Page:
wake up.The usual methods of relieving pain are:A strong pain killer like morphine will be used. This is given into your blood stream while you are asleep, and afterwards through a machine called a Patient Controlled Analgesia (PCA) machine. You have control of the amount of the pain-killer that you receive. At King’s morphine or oxycodone is used in PCA and is given under the skin (subcutaneous).Paracetamol is given to you regularly, either into the drip (intravenous) or by mouth. It may not seem very strong but it lowers the amount of morphine that you need.The anaesthetist may give you a nerve block with local anaesthetic that numbs the nerves to your leg. This will last for 6 – 18 hours, occasionally even longer. Numbness can feel peculiar but it does wear off. As is wears off pain returns so be sure to use your PCA machine as soon as numbness starts to get less.

Are there any alternatives to morphine?

Are there any dangers associated with morphine?

Can I overdose myself with a PCA?

Can I become addicted to morphine?

Will my pain last for a long time?

What can be done to help persistent pain and discomfort?

Can anti-inflammatory drugs such as Ibuprofen (Brufen, Nurofen) and Diclofenac (Voltarol) be used?

What are the side effects of painkillers?

Physiotherapy can help in reducing your pain after your
operation and during the treatment period. Exercise and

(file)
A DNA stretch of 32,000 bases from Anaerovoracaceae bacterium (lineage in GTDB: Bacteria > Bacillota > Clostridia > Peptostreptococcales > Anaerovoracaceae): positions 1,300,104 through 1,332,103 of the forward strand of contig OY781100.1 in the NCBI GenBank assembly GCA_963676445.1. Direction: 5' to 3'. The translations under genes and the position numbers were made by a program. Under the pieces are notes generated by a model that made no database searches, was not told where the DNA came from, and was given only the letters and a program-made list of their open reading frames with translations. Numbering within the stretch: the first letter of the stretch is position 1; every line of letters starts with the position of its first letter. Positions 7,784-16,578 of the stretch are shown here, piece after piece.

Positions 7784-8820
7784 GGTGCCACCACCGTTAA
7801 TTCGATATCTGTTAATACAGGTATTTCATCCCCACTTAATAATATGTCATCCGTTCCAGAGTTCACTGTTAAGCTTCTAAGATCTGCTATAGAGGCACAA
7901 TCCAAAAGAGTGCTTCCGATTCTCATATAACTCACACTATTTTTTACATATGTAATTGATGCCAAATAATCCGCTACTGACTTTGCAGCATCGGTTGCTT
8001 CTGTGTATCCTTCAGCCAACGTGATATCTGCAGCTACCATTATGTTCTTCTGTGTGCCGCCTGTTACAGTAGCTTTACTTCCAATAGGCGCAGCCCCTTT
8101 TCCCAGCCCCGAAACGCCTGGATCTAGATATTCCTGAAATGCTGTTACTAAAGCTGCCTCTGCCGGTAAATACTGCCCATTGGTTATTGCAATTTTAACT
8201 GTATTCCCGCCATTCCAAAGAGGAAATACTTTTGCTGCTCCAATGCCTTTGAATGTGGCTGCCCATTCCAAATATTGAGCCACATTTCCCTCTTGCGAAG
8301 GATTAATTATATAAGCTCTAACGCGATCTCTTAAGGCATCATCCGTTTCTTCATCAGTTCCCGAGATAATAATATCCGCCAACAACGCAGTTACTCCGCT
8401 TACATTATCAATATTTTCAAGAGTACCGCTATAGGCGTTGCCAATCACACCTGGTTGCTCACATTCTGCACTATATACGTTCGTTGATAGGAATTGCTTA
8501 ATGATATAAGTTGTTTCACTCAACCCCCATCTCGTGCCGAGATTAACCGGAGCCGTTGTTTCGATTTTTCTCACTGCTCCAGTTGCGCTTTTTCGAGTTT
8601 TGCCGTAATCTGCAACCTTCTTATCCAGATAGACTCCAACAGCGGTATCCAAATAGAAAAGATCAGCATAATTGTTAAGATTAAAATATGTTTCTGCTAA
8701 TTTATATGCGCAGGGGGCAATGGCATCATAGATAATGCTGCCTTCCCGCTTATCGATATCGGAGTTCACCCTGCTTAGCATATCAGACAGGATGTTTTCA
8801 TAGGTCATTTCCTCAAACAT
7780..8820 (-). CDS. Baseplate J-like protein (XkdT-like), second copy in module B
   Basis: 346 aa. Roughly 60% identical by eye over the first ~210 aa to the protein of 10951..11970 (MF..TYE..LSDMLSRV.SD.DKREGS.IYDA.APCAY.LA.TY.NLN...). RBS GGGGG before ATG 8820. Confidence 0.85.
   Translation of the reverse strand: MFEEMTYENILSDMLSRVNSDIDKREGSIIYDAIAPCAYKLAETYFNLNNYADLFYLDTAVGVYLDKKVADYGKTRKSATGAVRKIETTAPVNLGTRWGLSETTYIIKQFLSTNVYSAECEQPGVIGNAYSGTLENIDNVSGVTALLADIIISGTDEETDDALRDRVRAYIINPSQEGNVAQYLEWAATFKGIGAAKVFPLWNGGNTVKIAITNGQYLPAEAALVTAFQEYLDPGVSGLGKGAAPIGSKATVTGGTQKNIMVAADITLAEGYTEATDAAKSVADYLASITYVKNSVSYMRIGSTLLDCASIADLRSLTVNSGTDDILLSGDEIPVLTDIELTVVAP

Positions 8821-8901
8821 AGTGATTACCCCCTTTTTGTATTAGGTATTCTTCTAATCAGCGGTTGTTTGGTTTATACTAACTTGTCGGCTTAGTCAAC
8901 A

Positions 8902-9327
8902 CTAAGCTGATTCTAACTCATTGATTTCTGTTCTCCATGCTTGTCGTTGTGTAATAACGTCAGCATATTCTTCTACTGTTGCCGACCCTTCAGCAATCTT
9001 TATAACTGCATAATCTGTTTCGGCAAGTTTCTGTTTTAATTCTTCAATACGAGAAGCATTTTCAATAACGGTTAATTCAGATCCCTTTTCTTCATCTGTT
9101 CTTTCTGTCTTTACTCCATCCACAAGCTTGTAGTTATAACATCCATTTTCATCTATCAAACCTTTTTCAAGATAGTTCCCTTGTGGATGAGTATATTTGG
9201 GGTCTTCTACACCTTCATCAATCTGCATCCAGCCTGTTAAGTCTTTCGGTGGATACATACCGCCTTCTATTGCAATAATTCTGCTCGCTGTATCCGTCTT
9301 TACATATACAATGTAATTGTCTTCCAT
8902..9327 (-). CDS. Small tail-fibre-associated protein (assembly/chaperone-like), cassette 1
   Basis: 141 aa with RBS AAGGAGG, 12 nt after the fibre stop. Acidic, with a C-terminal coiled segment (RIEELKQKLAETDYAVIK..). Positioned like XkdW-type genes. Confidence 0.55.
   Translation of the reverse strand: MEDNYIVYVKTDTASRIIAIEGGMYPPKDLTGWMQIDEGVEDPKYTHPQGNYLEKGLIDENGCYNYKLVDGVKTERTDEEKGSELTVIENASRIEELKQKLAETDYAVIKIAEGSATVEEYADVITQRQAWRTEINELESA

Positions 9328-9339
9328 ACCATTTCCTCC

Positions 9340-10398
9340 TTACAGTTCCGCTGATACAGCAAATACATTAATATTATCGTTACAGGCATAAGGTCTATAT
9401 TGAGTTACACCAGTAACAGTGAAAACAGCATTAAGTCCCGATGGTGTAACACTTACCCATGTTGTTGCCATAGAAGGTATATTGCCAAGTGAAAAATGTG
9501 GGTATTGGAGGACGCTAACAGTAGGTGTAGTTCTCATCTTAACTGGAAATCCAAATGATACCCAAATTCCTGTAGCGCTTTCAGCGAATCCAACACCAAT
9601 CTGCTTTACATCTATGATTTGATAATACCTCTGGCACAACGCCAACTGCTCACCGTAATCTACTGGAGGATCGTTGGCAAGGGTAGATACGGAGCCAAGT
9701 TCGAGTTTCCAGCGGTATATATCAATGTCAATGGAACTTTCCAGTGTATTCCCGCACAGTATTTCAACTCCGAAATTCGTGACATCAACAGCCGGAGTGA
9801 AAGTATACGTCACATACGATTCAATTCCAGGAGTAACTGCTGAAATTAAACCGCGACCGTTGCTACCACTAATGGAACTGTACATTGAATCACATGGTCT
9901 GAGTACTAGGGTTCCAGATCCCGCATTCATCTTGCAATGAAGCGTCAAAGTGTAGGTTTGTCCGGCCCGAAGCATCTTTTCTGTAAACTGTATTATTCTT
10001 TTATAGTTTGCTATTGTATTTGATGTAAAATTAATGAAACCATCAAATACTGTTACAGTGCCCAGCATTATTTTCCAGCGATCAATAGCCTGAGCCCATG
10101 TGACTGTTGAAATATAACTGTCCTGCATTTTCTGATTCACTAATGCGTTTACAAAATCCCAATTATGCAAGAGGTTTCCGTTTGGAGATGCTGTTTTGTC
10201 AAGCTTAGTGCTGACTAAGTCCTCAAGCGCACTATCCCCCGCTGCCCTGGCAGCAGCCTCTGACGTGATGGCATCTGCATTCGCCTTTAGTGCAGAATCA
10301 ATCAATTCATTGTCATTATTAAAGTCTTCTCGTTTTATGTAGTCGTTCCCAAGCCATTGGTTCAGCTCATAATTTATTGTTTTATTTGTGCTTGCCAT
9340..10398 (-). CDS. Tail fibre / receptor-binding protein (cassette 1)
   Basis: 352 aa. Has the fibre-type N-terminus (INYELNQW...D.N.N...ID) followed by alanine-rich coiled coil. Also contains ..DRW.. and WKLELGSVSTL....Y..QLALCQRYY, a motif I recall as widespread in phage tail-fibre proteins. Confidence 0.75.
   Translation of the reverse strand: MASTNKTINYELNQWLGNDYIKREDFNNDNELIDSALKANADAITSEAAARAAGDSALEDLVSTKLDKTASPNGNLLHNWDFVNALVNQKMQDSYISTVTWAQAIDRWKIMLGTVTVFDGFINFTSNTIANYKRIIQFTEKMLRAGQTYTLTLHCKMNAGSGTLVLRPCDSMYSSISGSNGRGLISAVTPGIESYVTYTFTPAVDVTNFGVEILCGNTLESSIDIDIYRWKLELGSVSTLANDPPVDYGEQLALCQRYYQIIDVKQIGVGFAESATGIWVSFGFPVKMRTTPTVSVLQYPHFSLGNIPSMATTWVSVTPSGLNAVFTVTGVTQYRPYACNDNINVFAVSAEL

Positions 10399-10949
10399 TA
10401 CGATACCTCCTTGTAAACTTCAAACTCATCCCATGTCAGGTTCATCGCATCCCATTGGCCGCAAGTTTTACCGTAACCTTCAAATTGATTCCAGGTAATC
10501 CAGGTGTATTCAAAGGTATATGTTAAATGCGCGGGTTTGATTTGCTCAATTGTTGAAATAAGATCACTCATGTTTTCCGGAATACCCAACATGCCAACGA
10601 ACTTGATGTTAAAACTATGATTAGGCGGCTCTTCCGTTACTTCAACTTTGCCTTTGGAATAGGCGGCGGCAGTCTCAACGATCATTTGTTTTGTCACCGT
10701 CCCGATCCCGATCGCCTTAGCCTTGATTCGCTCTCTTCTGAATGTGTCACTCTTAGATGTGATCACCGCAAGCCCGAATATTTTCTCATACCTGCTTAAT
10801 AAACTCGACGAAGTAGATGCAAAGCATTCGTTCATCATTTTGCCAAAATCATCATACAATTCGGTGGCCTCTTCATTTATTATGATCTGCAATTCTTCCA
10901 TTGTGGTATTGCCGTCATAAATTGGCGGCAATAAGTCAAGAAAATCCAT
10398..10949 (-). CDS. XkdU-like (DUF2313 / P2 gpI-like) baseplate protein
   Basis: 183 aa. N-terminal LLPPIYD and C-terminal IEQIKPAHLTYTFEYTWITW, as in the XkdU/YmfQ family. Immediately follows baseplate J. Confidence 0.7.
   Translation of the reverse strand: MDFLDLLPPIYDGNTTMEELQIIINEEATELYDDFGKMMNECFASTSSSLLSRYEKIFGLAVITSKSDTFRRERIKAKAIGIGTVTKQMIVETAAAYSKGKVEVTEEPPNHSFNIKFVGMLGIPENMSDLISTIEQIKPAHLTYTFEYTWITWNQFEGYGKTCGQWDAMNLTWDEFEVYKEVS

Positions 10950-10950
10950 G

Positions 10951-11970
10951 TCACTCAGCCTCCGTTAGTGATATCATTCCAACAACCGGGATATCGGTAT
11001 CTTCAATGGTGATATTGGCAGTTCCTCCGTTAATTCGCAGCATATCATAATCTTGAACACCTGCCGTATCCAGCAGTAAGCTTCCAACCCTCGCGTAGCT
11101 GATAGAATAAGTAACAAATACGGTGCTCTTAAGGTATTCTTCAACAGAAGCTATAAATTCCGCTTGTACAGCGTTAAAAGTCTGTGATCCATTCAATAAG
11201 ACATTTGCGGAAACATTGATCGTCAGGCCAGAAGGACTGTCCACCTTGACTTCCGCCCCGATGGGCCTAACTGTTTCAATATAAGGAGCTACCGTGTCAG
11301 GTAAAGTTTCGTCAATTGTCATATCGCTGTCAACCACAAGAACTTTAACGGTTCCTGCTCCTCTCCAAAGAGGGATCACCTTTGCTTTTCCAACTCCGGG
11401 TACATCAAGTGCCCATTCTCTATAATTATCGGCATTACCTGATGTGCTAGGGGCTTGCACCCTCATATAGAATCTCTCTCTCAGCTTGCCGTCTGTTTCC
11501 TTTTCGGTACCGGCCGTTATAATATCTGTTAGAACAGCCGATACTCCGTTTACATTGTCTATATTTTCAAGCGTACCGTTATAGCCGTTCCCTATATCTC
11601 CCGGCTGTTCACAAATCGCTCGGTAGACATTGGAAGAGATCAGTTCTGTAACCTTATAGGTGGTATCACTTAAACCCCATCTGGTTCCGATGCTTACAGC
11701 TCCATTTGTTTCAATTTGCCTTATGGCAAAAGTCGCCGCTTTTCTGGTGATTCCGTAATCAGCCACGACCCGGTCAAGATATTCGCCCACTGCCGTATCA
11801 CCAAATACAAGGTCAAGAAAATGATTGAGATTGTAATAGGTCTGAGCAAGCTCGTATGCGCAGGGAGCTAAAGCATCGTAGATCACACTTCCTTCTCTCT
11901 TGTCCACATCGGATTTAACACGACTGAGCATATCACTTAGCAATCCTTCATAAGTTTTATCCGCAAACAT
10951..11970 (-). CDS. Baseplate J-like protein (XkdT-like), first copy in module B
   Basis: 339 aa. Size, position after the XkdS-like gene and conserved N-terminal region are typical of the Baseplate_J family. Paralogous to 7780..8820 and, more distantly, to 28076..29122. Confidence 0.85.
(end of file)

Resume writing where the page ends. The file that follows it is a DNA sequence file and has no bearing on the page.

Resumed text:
movement. within your pain controlled limits and as
recommended by you Physiotherapist or Consultant, is
important to help prevent problems from occurring.

The common problems that physiotherapy can help with are:

— Muscle contractures and tightness
— Joint stiffness
— Muscle weakness
— Swelling
— Poor mobility and walking pattern

If you are taking painkillers make sure you give them enough
time to take effect before doing your exercises. You will be able
to move more easily if you pain is well-controlled.

Can I relieve pain without drugs?
Keeping occupied, moving as much as possible, socialising and
being with family and friends all help you to cope with the pain.
Acupuncture may be helpful but is not recommended until
healing of the skin has taken place.

Anxiety increases pain. If you have worries, talk them through with someone.

Depression increases pain, so if you feel you are becoming depressed it’s important to talk about your feelings.

As a result of research through the King’s College Hospital IMPARTS (Integrated Mental and Physical healthcare Research Training and Services) programme, the Limb Reconstruction Unit at KCH has had its long held view confirmed: patients undergoing limb reconstruction surgery have a real need for access to psychological counselling. Rebuild has therefore paid for the development of a patient psychological support service with the assistance of the Consultant Psychiatrist, Matthew Hotopft. of the Maudsley Hospital. Alternatively. if you prefer. a referral can be made by your consultant to your GP.